According to Sir Peter Stothard, the chairman of this year’s panel, the 2012 Man Booker Prize will be “controversy free.” By that he means free from the accusations of ‘dumbing down’ that surrounded last year’s awards when the judges announced they wanted books that had a high ‘readability’ factor.
So how are we meant to interpret the way this year’s prize will be determined?
Some academic heavyweights have been brought into the judging panel to lend gravitas but the figures from the entertainment world are still in evidence – presumably to ensure that the reading tastes of the ordinary man/woman in the street can still be reflected. Does that mean we will end up with a list of books that people actually want to read – or feel they should read so they can keep up with conversation around the supper party table in some leafy London suburb?
The judges undoubtedly have a difficult balancing act ahead of them – if they choose books the academy world loves but are deemed ‘difficult’ to read, the sales boost much desired by publishers, will not materialise. Sales of the 2011 shortlisted titles – a list considered to have a higher ‘readability’ factor than previous years – were more than double the level of the 2010 short listed books.
Stothard’s comments may have been designed to placate the literary cognoscenti and in doing so, fend off the threat that a rival prize will be established. Until we see the shortlisted titles, we won’t know whether he has succeeded. One thing is sure however, the idea of a controversy free year will not be all that welcomed by the publishing companies representing the authors of shortlisted titles. For them, all controversy (which translates into column inches in print or electronic ink) represents free exposure for their product. The greater the level of controversy, the more the reading public could feel compelled to go out and actually buy the book even if it’s merely to find out what all the fuss is about.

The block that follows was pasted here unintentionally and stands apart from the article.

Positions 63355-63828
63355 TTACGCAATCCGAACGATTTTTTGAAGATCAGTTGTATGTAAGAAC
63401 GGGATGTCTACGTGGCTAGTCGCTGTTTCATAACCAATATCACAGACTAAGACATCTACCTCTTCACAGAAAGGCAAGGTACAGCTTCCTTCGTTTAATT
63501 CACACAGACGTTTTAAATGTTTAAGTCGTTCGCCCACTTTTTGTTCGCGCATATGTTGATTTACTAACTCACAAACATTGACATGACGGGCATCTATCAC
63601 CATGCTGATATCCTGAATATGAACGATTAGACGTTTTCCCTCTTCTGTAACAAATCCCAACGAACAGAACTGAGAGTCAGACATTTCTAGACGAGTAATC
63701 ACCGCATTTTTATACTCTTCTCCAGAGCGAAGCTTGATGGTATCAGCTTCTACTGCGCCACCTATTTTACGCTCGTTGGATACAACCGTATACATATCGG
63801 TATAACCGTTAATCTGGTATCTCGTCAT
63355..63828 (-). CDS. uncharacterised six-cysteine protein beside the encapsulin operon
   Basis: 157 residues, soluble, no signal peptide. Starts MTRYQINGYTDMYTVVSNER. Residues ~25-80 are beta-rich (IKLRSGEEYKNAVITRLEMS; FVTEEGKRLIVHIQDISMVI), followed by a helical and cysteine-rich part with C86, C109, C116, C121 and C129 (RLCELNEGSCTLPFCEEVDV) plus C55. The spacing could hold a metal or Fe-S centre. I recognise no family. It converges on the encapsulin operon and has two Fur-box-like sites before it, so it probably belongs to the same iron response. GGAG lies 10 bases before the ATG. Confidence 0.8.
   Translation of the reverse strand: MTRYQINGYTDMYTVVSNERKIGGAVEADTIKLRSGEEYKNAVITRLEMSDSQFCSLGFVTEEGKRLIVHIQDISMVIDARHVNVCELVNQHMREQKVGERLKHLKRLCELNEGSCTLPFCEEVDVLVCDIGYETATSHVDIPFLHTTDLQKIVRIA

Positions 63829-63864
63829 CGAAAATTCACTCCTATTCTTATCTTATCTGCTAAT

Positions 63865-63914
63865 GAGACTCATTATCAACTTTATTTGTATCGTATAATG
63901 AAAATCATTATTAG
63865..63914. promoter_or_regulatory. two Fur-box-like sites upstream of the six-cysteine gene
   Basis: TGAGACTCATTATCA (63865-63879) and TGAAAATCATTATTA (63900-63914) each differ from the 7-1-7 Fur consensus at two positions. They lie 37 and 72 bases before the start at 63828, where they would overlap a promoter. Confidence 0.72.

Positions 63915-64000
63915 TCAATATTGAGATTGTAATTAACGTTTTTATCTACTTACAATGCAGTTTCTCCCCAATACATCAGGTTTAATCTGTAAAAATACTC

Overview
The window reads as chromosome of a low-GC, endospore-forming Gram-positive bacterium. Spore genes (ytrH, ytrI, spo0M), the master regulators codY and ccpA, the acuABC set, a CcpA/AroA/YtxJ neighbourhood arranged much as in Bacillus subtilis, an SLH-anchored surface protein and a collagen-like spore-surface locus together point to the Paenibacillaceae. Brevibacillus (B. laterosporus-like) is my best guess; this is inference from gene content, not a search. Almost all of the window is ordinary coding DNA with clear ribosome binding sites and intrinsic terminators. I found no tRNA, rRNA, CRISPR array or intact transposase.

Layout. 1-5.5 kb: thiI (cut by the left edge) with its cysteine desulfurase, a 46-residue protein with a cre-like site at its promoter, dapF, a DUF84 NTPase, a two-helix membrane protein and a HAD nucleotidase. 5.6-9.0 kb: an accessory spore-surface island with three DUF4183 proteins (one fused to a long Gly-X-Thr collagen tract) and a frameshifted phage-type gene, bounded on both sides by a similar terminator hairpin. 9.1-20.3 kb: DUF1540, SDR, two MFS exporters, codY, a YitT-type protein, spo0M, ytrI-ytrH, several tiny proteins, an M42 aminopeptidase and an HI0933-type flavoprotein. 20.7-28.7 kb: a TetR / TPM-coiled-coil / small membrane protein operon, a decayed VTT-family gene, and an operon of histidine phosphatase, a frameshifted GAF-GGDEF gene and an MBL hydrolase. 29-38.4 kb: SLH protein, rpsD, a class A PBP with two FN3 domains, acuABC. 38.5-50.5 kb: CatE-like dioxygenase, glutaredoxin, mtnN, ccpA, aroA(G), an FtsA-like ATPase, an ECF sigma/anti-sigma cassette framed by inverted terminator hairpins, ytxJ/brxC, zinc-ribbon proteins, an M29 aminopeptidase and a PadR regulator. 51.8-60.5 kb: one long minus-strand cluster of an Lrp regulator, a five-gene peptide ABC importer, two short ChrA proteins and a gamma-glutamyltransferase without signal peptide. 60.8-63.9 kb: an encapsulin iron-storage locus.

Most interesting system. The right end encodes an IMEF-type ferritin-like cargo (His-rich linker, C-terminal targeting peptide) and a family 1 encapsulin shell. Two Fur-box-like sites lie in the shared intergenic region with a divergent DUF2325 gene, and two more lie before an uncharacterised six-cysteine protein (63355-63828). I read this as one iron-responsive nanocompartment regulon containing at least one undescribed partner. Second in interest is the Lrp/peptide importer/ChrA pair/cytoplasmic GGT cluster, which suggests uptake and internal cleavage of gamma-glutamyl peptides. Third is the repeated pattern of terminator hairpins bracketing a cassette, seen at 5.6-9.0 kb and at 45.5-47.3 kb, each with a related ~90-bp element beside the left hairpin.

So a year in which the shortlist doesn’t attract comment, will not please the commercial interests that encircle award schemes like the Booker; the Orange Prize and the Costa Book Awards to the increasingly close tie up between entertainment world and books (think Oprah Book Club; Richard and Judy etc). Maybe Stothard is simply tilting at windmills?